Common Techniques: Basic

There are some common problem-solving techniques that you should keep in your back pocket during technical interviews. They’ll come in handy for a lot of different questions, and interviewers really want to see that you know them! Three of the most common problem-solving techniques you’ll need to employ during interviews are:

  • Binary search: an efficient search algorithm for sorted arrays that divides the input in half on each pass;
  • Two pointers: a technique that uses two pointers to optimize naive solutions that involve using multiple loops;
  • Prefix sums: a technique for quickly finding the sum of any contiguous slice of an array;

Binary Search

Important Concepts

  • Binary search only works on sorted arrays.
Time complexity
  • Since you’re essentially halving your data input on each pass, the time complexity of this algorithm is O(log n).
  • Because it is very slow to perform insertions or deletions, binary search isn’t useful if the sorted array changes often.
Space Complexity
  • The algorithm takes only O(1) additional space. We have to allocate references to the lower bound, the upper bound, and the current element, regardless of how large the array is.

Generalized Algorithm

  1. Choose an element in the middle. Is that the one you’re looking for? Great! Otherwise, determine whether the element you chose is smaller or greater than the one you’re looking for.
  2. If the element you’re looking for is smaller than the one you chose, you know that you don’t need to worry about any elements to the right of your initial choice. Alternately, if the element you’re looking for is larger than the one you chose, you know that you don’t need to worry about any elements to the left of your initial choice. Either way, you’ve just halved the amount of elements that you need to look at.
  3. Do the same thing again and again, until you’ve found the element you’re looking for!
def binary_search(l, value):
    # Set a min and a max (the 0th element and the n-1 element)
    min = 0
    max = len(l)-1
    # Check to see if guess is what you’re looking for. If so, stop! You’re done!
    while min <= max:
        # Set a guess as the median of min and max. If the answer isn’t an integer, round down.
        guess = (min + max)//2
        # If your guess was smaller than the target number, you’ll reset your max to guess - 1.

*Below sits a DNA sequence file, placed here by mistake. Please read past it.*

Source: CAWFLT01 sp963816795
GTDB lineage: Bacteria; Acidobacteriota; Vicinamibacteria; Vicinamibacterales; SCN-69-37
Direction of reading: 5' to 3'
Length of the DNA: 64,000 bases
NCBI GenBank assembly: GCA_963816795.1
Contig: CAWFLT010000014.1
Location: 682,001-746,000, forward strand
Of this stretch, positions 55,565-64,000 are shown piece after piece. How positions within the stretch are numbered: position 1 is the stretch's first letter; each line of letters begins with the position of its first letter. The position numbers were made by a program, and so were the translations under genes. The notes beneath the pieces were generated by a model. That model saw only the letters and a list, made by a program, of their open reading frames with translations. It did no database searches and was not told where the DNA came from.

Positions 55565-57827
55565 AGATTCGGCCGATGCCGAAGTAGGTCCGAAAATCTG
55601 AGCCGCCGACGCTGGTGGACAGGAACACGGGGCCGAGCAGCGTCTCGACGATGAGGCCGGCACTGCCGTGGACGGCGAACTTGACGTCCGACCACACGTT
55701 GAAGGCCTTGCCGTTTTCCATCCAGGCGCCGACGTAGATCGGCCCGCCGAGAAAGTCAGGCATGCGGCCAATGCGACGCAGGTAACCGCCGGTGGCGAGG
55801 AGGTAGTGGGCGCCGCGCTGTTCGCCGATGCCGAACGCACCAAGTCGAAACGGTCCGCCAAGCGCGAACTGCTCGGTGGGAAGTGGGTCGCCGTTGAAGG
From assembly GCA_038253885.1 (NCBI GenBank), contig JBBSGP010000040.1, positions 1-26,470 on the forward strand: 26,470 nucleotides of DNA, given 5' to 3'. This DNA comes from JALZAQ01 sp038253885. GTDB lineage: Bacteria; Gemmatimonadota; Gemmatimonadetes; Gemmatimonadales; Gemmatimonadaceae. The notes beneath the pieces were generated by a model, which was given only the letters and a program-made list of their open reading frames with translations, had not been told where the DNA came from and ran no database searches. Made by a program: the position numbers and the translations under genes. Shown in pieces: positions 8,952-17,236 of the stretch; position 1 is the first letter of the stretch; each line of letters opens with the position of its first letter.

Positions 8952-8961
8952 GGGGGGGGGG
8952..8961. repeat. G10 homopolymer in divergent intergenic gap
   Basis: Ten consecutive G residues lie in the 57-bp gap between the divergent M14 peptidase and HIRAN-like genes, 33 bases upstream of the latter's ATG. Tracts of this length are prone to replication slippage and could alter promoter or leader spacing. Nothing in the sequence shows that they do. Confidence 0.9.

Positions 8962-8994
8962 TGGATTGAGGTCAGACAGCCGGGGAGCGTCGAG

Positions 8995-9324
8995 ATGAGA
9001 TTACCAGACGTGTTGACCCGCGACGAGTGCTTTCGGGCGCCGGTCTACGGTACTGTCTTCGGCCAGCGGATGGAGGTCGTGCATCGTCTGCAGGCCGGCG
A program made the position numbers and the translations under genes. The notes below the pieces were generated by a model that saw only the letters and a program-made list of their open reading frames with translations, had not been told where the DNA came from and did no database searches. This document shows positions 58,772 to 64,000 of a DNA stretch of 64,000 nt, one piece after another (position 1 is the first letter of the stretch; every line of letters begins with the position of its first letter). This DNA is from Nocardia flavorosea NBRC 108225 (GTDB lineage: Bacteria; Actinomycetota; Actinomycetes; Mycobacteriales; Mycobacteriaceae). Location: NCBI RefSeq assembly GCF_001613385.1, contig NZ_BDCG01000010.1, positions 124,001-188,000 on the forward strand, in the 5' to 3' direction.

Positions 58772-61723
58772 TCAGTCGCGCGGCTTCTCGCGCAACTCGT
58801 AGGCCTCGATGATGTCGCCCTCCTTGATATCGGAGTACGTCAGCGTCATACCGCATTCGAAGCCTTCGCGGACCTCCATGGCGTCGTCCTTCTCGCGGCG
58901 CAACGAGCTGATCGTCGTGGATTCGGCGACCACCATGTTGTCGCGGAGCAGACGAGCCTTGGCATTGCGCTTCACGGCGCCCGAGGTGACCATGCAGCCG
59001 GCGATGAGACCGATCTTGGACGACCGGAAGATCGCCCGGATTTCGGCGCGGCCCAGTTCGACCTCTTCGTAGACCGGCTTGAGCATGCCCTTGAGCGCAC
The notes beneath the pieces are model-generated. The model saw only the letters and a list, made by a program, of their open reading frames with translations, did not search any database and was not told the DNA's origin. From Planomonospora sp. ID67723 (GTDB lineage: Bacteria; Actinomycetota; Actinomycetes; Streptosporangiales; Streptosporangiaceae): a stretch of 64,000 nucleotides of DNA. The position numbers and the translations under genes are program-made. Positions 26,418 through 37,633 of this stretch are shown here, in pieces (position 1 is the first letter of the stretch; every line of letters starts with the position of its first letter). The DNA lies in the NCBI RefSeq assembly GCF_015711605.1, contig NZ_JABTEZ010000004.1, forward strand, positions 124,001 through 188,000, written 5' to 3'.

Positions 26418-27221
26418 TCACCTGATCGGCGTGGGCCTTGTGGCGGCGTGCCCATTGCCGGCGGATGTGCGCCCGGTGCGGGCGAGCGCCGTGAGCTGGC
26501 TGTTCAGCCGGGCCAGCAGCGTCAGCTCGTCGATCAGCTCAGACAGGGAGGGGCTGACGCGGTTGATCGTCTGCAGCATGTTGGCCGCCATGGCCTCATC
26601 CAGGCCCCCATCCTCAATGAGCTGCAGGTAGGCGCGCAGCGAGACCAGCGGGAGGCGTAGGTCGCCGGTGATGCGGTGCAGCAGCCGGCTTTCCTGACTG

if l[guess] > value:
            max = guess - 1
        # If your guess was larger than the target number, you’ll reset your min to guess + 1.     
        elif l[guess] < value:
            min = guess + 1
        # Compute a new guess, as in step 2, and start again!    
            return guess
    return -1

In Interviews, Expect to See Problems Like…

  • Implementing binary search from scratch.
  • Knowledge questions comparing binary search in an array to a binary search tree.
  • Using a binary search to count the number of occurrences of a number in a sorted array.
  • Using a binary search to count the number of occurrences larger than, or smaller than, a given number.
  • Using the binary search strategy to locate inputs of a function without an explicit array, e.g. if f(x) is monotonically increasing that takes integer arguments, binary search can be used to solve invert f(x), or show there is no solution (if f(x) takes floats as an argument, binary search can generally only approximate a monotone function to a given tolorance).
  • Doing multiple searches for an item in a large array.

Two Pointers

Two Pointers techniques come up frequently when manipulating singly-linked lists. Having pointers to two different nodes can be used to overcome the restriction that you can only traverse a singly-linked list in one direction.

Important Concepts

  • The two pointer technique can be used on any data structure that can be iterated through.

There are two main strategies for this technique:

  • Have a fast-runner pointer and a slow-runner pointer, where the fast-runner is ahead of the slow-runner.
  • Have one pointer start at the beginning of the data structure and one pointer start at the end, moving towards each other until they meet.
Time Complexity
  • O(n)

In Interviews, Expect to See Problems Like…

  • Remove duplicates from a sorted array
  • Reverse the characters in a string.
  • Reversing a linked list in place.
  • Detecting a cycle in a linked list.

Prefix Sums

Prefix sums are a method of pre-computation that will allow us to calculate the sum of any contiguous block of an array in O(1) time! The time to compute the prefix sum initial is O(n).

Generalized Algorithm

To create the prefix sum array

In general, prefix sum of an array x is an array y that can be calculated as:

yi = yi − 1 + xi-1 for i > 0, and y0 = 0 
The array y will have one more element than x.

To use the prefix sum array

To get the sum of the elements xa + xa+1 + ... + xb we would calculate yb+1 - ya.

Note: Some sources may not use the leading 0 at the beginning of the prefix sum array. The convention used here wastes a little bit of space, but simplifies some of the bounds checking when using the array.

Time Complexity
  • O(n) to create the prefix sum array.
  • O(1) to use the prefix sum array.
Space Complexity

Given a prefix sum array, it is possible to recover the original array by looking at the difference between neighboring elements. This means we can choose to overwrite the original array with the prefix array, or we can choose to make a separate array.

  • O(n) additional memory, if creating the prefix sum as a new array.
  • O(1) additional memory, if creating the prefix array in place.

In Interviews, Expect to See Problems Like…

  • Line of sight problems (calculating whether one point is visible from another, given an array of heights);
  • Find a cumulative distribution (for example, find what percentage of income the top 1% of earners make from an array of incomes);
  • Calculate the moving average on an array.